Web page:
How can the design and interiors industry become more sustainable?

By Adam Baylis, Technical Director, Castrads?

Sustainability has become something of a buzzword in home design circles, but what does it mean in practical terms?

Merriam Webster dictionary defines it as: ‘able to be used without being used up or destroyed; methods that do not completely use up or destroy natural resources; able to last for a very long time’. So, to make something truly sustainable, it needs to be built to last and people need to want to keep it.

Aesthetics once ruled consumer choice, but sustainability is now a major consideration. It’s no longer enough to have a beautiful product; brands need to evolve in line with growing environmental and social pressures.

Adam Baylis, Technical Director at Castrads shares insight into how companies can adapt to this new age…

Challenging the throw-away society

A recent Global Sustainability Survey of young people aged 18-25 found almost half would spend more on products from a company which advocates sustainably. For the home design sector, sustainability ultimately means creating a product for the home which lasts and has minimum negative impact on the environment which consumers are happy to pay more for.

When manufacturing a product a carbon footprint is inevitable, but to get a full view of its environmental impact, you need to look at its whole lifecycle. For example, many cast iron radiators last 100 years or more and if they break, they can be fixed by replacing the damaged section. In comparison, the typical life expectancy for a steel panel radiator is just 25 years and if broken, they often need to be replaced. So, comparing the initial carbon footprints of steel and cast-iron radiators is only skimming the surface.

There’s already a movement towards emotionally durable design which aims to build a longer lasting relationship between consumers and products. The term ’emotional’ is used because wasteful patterns of consumption are predominately driven by emotional factors and people’s experiences. The novelty wears off and we fall out of love with disposable items.

Cleaning up manufacturing

Reducing the environmental impact of your business isn’t just the right thing to do or a question of meeting your legal obligations. It offers substantial and immediate business benefits, including reducing costs and improving your reputation.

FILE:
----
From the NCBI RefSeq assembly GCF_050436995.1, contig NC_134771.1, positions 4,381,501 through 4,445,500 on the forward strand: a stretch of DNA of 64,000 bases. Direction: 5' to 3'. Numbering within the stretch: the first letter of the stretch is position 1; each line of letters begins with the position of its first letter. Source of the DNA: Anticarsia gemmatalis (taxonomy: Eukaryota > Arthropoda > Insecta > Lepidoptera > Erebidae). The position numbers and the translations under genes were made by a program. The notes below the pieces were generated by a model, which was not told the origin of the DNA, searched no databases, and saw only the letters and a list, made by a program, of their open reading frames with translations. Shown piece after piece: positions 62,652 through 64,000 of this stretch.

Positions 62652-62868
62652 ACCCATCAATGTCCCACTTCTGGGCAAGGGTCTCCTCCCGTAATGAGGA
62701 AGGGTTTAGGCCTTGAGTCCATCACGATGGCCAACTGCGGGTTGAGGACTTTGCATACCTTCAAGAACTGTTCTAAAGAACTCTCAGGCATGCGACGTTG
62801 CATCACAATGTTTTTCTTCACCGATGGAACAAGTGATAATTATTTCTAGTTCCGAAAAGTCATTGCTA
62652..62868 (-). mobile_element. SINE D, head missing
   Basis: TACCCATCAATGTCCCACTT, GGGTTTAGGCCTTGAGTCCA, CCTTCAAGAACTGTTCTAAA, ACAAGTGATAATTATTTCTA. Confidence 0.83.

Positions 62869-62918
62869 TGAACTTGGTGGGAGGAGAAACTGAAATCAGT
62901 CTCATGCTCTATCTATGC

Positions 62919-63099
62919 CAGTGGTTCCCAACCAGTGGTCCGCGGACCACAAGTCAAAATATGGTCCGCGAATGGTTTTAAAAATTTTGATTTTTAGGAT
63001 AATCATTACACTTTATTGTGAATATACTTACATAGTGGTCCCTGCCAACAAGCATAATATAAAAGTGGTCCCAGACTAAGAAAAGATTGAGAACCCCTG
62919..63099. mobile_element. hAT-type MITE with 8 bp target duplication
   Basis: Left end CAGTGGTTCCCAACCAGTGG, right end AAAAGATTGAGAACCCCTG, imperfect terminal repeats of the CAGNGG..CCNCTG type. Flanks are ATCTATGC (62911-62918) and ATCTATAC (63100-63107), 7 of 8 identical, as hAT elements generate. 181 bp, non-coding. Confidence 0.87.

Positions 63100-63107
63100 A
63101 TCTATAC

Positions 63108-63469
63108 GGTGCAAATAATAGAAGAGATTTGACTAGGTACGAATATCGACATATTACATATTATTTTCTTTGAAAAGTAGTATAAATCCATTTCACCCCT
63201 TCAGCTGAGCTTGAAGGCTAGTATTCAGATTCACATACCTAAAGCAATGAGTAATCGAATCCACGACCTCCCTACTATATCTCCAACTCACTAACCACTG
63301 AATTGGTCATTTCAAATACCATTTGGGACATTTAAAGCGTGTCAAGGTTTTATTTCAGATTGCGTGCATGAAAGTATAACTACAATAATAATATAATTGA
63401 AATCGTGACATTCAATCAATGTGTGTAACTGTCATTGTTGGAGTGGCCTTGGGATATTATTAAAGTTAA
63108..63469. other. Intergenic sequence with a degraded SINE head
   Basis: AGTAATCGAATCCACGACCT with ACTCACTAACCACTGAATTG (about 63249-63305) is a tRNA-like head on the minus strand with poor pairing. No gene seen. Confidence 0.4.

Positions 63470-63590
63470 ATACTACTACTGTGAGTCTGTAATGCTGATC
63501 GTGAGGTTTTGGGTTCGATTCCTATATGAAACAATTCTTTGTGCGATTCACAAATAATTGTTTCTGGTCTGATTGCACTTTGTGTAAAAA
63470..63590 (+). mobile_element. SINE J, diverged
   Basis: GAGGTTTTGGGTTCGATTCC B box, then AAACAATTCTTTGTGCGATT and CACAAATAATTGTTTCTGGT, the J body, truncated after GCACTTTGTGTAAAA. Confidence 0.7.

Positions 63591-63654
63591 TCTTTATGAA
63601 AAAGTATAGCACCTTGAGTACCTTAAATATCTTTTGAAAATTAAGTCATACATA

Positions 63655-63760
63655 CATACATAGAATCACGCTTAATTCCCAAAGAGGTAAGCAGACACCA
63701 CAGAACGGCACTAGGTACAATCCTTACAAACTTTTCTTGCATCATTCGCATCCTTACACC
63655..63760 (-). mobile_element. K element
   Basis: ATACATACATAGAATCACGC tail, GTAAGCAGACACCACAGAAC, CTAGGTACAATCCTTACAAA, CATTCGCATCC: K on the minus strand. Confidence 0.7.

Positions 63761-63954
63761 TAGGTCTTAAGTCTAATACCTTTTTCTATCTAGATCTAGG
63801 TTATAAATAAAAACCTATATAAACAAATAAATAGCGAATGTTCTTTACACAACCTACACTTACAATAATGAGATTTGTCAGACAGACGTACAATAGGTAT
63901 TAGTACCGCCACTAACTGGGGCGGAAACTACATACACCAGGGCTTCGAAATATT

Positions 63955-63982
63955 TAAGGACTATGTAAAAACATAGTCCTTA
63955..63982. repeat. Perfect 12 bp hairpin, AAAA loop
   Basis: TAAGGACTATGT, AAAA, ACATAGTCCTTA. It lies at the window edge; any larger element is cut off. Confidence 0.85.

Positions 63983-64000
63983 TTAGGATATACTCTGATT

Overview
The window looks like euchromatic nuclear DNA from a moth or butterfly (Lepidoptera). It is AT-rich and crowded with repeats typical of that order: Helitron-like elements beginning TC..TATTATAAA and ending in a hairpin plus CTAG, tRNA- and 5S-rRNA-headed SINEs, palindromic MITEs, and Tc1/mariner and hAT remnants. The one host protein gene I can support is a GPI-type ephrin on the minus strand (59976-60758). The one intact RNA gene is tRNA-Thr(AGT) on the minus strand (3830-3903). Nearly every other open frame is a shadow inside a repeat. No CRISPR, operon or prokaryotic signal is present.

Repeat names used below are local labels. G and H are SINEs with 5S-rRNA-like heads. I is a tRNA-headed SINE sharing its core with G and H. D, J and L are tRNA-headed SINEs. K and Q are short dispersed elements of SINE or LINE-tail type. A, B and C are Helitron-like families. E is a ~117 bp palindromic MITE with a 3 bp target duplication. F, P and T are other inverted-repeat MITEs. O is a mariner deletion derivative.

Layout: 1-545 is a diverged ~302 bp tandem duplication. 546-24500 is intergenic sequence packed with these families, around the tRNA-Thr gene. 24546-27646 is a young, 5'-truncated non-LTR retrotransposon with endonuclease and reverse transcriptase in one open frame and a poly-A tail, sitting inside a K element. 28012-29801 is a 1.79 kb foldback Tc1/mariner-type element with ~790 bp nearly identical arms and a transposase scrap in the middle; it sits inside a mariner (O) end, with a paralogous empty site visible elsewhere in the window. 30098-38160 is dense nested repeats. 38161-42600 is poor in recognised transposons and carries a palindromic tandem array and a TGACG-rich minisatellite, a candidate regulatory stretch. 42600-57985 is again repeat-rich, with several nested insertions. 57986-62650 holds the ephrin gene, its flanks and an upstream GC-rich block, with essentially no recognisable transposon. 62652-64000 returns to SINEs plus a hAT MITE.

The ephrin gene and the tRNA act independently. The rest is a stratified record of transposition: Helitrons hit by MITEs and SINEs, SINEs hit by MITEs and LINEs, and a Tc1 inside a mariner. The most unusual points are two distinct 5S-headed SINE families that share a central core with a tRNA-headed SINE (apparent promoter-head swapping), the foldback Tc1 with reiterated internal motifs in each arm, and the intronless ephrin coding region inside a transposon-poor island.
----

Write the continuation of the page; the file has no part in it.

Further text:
Begin by assessing your environmental credentials to give you a base on which to improve. Useful tools such as energy audits will help you identify where you can do more with less. The Carbon Trust has published a comprehensive guide to energy surveys, with advice on carrying out your own basic survey, as well as the steps you should take to organise a more thorough assessment. Regular reviews can help you monitor progress and areas for improvement.

Switching to renewable energy can accelerate your progress by reducing your reliance on fossil fuels and help to offset your carbon emissions. You could even earn some tax-free money back from the government.

Home design companies can also save money and materials by using 3D printing. Creating multiple prototypes before settling on a final design can be wasteful and expensive, but a 3D printer can build new parts and test different designs quickly and efficiently. At Castrads, by 3D printing our new design prototypes we’re able to take the design and development of Victorian-era products into the 21st Century.

Efficient technology

The design and manufacturing industry is in the early stages of digitalisation, but it is one of the areas set to benefit most from emerging technologies. It has the potential to enhance productivity, raise throughput, improve predictions, outcomes, accuracy, and optimisation.

In-house at Castrads, we’re using big data to inform our business development. For example, we analysed real data from thousands of orders to compare actual order processing times versus the time we promised customer. As a result, we were able to improve scheduling of orders and drastically reduced the number of late orders.

Our newest product also incorporates machine learning. We know our customers are environmentally conscious and want beautiful interior products. To fulfil both needs, we’ve collaborated with Genius Hub to create the industry’s first personalised smart radiator valve. The valves learn how long it takes for your house to heat up and will turn your heating on at the right time, so you’re warm when you need it to be. Instead of offering our customers, who have invested time and thought into building their bespoke radiator, the standard white plastic smart valves, we’ve matched the surrounds to our exclusive paints and finishes.

Social consciousness

Every action a business or consumer takes has an impact on someone, somewhere. Therefore, the design and interiors industry should look beyond just going ‘green’ to make sure they make a positive social impact too.

While it may be impossible to have all of your suppliers or manufacturers based in the UK, it’s your responsibility to ensure your supply chain is managed responsibly to minimise risks, ensure quality, keep security of supply and reduce negative social impact. Make sure you set minimum supplier standards and wherever possible, make the visit to your foreign partners to ensure they’re living up to expectations.

Another positive social action an employer can take is to adhere to the Living Wage for UK employees. The Living Wage is an hourly rate set independently and updated annually in line with inflation. At Castrads everyone, regardless of whether they’re direct employees or third-party contracted staff, receives a minimum hourly wage of £8.45 in the UK or £9.75 in London, reflective of a ‘real’ living wage.